Although the right of publicity is often associated with public figures, every individual has a right to prevent unauthorized use of his or her image for commercial purposes. Right-of-publicity lawsuits are usually brought by public figures simply because those high-profile individuals are able to demonstrate that their identity has commercial value.   

In Thailand, there is no unified or dedicated regulatory framework regarding the right of publicity. Ownership of the copyright in a photograph of a public figure belongs to the person who created the image, subject to the conditions that the photographic work must not be illegally created and must not be an unlawful work, which is contrary to the public order or good morals.   

However, a public figure, or a private individual, whose image appears on television currently has a reasonable expectation to the right of privacy, which is implied under the Constitution of the Kingdom of Thailand.   

Furthermore, unauthorized use of an individual’s image could be claimed to violate Section 420 and Section 421 of the Civil and Commercial Code, if the person making the claim can prove that financial damage occurred due to the unauthorized exploitation of his or her image, which would be considered a wrongful act.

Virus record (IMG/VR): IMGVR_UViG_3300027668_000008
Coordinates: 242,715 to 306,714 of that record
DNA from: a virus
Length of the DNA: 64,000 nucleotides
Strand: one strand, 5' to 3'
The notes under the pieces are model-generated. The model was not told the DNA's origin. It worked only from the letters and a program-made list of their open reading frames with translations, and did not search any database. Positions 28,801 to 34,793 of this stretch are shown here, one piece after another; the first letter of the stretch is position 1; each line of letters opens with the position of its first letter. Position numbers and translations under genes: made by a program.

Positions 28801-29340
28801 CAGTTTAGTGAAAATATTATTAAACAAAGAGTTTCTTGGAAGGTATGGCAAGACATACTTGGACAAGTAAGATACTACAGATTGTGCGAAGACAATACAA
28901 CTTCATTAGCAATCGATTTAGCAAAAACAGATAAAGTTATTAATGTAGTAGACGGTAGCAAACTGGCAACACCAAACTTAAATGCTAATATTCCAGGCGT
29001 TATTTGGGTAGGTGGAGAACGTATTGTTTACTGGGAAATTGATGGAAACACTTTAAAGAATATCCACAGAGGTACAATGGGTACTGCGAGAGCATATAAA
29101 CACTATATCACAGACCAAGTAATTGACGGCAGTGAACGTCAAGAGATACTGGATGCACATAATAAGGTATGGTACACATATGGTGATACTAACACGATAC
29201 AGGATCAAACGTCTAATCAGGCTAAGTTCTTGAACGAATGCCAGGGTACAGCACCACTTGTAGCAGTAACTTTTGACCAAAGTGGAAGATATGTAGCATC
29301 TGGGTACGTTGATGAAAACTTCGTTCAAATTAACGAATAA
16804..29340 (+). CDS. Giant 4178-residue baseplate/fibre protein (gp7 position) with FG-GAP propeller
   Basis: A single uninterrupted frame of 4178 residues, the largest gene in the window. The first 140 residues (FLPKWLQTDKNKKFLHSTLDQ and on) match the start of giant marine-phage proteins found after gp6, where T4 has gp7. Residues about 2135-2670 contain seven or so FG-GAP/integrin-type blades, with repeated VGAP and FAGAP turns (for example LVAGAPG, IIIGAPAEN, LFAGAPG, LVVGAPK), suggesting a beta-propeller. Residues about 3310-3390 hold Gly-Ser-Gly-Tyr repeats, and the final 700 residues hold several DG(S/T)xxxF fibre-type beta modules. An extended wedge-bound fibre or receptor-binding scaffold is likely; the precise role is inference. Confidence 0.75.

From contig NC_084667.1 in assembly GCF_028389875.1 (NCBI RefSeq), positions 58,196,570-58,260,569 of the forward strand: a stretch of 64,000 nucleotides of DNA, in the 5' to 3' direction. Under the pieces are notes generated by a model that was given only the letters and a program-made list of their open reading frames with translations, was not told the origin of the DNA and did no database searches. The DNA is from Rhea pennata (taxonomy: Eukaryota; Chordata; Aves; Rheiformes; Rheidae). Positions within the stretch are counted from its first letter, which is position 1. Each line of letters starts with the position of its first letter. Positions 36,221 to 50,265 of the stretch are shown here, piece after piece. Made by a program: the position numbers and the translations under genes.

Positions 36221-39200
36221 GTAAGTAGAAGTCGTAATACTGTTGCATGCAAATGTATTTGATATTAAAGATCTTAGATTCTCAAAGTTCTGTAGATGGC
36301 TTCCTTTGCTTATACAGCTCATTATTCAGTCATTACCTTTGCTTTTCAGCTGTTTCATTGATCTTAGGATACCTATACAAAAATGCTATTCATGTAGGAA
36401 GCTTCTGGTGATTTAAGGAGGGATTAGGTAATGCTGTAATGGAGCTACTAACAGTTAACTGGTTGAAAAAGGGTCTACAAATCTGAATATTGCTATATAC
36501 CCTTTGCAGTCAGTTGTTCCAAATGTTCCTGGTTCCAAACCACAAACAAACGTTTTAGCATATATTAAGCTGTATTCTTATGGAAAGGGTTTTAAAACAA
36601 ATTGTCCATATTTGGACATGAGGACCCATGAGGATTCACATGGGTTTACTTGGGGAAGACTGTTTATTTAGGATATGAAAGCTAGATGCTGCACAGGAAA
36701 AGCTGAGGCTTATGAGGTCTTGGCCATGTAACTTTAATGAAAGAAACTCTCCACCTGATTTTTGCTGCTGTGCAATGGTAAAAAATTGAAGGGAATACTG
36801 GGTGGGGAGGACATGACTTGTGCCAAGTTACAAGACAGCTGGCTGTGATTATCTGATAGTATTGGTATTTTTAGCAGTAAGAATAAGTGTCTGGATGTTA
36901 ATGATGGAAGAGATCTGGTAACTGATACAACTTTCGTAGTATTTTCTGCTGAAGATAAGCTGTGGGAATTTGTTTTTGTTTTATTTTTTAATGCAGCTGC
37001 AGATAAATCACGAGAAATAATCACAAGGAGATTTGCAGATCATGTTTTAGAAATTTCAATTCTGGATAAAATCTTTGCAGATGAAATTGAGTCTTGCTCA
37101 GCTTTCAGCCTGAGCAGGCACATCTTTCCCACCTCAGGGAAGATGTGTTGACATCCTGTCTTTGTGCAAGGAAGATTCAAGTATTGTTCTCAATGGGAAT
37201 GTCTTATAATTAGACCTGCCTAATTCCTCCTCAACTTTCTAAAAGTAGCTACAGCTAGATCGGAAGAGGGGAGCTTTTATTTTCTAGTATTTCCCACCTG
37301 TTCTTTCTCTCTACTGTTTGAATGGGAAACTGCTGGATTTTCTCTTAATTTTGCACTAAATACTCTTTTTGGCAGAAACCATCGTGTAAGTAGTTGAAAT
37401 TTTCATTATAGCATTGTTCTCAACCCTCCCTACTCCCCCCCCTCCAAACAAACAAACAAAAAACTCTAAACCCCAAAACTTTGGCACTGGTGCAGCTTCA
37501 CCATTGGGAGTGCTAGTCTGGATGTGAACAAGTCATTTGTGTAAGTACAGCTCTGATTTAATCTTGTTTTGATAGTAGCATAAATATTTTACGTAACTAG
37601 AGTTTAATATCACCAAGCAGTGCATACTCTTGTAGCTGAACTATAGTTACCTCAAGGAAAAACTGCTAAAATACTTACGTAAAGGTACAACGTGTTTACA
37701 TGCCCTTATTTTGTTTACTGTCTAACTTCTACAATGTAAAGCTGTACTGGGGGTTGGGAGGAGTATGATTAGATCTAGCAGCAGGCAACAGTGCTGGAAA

Best Practices   

To be on the safe side, it is best for television show producers to stay within the boundaries of the copyright law by getting prior permission from the copyright owner for the use of photographic works. Additionally, to avoid unnecessary problems in proving that a person’s image was not used in a manner that infringes the subject’s right to privacy or commercial value, prior written agreement between the parties should be secured, as using a person’s image without authorization is not worth the risk of a legal battle. While it can be impractical or even impossible to obtain written permission from every person included on film—especially when such inclusion is incidental—a clear understanding of the law in this area will help responsible parties to achieve the right balance between hyper-vigilance and negligence resulting in copyright infringement or violation of a person’s right of publicity.